- Cape businessman known for starting NARS dies at 49 (2/23/17)9
- Man shot by police ID'd; witness shares his side of story (2/17/17)31
- MSHP: McLendon shot in side; autopsy refutes witness account (2/19/17)23
- Apparent punch at girls basketball game propels lawmaker into action (2/21/17)4
- Business notebook: Owners ready to roll out the Barrel 131 (2/20/17)6
- Missouri bill would limit transgender school bathroom access (2/22/17)48
- Annual father-daughter dance provides some fun bonding time (2/19/17)1
- SoutheastHEALTH, Washington University School of Medicine announce collaboration (2/24/17)18
- City issues precautionary boil order near Arena Park (2/23/17)
- $22M bond issue would alter Jackson schools (2/22/17)12
Guardians ready to help when needed
When tragedy strikes, Americans are known to band together. It's the American way.
But it takes a lot of forethought and compassion to lend a helping hand to victims of tragedy even before it occurs.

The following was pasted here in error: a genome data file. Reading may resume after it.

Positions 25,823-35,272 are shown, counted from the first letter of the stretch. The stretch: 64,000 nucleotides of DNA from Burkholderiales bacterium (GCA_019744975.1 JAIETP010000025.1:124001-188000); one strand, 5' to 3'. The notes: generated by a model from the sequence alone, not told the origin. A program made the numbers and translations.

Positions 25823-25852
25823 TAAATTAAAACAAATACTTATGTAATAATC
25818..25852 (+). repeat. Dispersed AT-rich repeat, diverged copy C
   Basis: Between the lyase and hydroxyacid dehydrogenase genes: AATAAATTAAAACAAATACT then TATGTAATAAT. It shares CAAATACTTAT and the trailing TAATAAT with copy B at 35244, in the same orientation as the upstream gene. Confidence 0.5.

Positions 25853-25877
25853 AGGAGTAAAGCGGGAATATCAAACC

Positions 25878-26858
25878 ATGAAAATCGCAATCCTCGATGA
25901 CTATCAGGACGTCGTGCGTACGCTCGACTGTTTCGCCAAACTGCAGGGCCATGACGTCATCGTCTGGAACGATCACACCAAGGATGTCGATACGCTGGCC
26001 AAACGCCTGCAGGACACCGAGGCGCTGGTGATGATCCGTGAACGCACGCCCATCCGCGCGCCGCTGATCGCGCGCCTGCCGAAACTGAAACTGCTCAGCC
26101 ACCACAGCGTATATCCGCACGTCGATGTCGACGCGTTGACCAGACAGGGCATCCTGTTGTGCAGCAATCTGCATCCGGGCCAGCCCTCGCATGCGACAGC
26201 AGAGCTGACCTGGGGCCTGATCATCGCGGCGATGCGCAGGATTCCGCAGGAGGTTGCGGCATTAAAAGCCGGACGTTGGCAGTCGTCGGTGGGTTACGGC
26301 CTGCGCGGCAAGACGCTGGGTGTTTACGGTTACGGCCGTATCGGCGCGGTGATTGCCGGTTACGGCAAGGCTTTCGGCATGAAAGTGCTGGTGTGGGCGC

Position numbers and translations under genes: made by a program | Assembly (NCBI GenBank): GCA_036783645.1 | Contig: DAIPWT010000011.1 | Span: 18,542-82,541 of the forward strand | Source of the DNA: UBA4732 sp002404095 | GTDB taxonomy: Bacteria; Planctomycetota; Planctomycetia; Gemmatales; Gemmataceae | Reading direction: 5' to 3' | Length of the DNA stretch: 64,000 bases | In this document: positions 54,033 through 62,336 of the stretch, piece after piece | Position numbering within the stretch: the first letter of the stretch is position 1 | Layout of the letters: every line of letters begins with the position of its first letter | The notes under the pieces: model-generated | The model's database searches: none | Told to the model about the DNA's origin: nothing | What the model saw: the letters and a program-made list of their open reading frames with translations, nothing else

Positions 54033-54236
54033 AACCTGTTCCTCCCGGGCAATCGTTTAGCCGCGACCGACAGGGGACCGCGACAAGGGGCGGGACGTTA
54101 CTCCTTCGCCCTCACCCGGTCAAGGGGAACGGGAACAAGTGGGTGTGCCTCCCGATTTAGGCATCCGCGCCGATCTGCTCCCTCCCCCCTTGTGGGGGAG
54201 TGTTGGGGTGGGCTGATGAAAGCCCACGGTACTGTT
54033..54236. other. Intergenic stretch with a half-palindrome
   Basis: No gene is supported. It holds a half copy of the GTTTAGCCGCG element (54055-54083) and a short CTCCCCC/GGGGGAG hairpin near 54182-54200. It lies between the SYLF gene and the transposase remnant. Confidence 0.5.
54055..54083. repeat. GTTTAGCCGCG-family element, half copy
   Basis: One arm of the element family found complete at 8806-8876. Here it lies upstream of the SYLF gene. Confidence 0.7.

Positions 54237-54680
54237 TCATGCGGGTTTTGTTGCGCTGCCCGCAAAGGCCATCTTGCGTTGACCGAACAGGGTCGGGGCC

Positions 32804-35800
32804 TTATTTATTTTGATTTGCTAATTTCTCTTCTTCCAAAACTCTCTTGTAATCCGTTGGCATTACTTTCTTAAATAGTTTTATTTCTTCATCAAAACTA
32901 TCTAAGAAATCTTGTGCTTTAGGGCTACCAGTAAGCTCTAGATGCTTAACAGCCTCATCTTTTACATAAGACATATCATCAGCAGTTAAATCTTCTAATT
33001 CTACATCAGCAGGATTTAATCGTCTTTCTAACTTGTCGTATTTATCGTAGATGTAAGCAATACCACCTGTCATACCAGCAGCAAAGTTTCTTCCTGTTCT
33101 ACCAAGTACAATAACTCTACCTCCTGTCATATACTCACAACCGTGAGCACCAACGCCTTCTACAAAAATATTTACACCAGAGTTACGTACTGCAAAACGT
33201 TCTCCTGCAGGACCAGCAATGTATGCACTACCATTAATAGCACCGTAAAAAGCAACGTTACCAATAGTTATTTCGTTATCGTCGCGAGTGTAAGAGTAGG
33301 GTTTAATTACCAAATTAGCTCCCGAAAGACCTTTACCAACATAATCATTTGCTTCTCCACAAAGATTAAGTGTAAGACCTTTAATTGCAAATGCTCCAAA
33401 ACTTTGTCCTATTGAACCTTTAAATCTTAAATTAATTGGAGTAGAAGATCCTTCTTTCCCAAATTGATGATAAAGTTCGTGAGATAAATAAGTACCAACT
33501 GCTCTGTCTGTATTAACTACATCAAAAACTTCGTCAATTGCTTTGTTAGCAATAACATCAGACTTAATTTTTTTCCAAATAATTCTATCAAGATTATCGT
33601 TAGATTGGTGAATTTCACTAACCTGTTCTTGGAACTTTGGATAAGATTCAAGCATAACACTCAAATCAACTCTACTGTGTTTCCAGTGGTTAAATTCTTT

The Guardians group is doing just that.
The Guardians group is a Cape Girardeau not-for-profit organization that has raised more than $62,000 for the families of any city police officer or firefighter who, heaven forbid, may get killed in the line of duty.
The organization is patterned after the St. Louis-based Backstoppers program. The Guardians would immediately provide $3,000 to the surviving spouse or family of any firefighter or policeman.
While there are other forms of assistance to families of firefighters and police officers who are killed while on duty, such relief does not arrive as quickly as the first check from the Guardians.
Since its founding in May 2001, the group has attracted 109 charter members who have pledged $1,000 to be paid over three years.
Members are still being sought for the Guardians. Fees are $150 a year for an individual membership, $250 for family memberships and $450 for corporate memberships. To request a membership application, write to the Guardians, P.O. Box 385, Cape Girardeau, Mo. 63702.
It's nice to know we live in a generous community. It's even better to know that the ones who protect us have a little bit less to worry about now.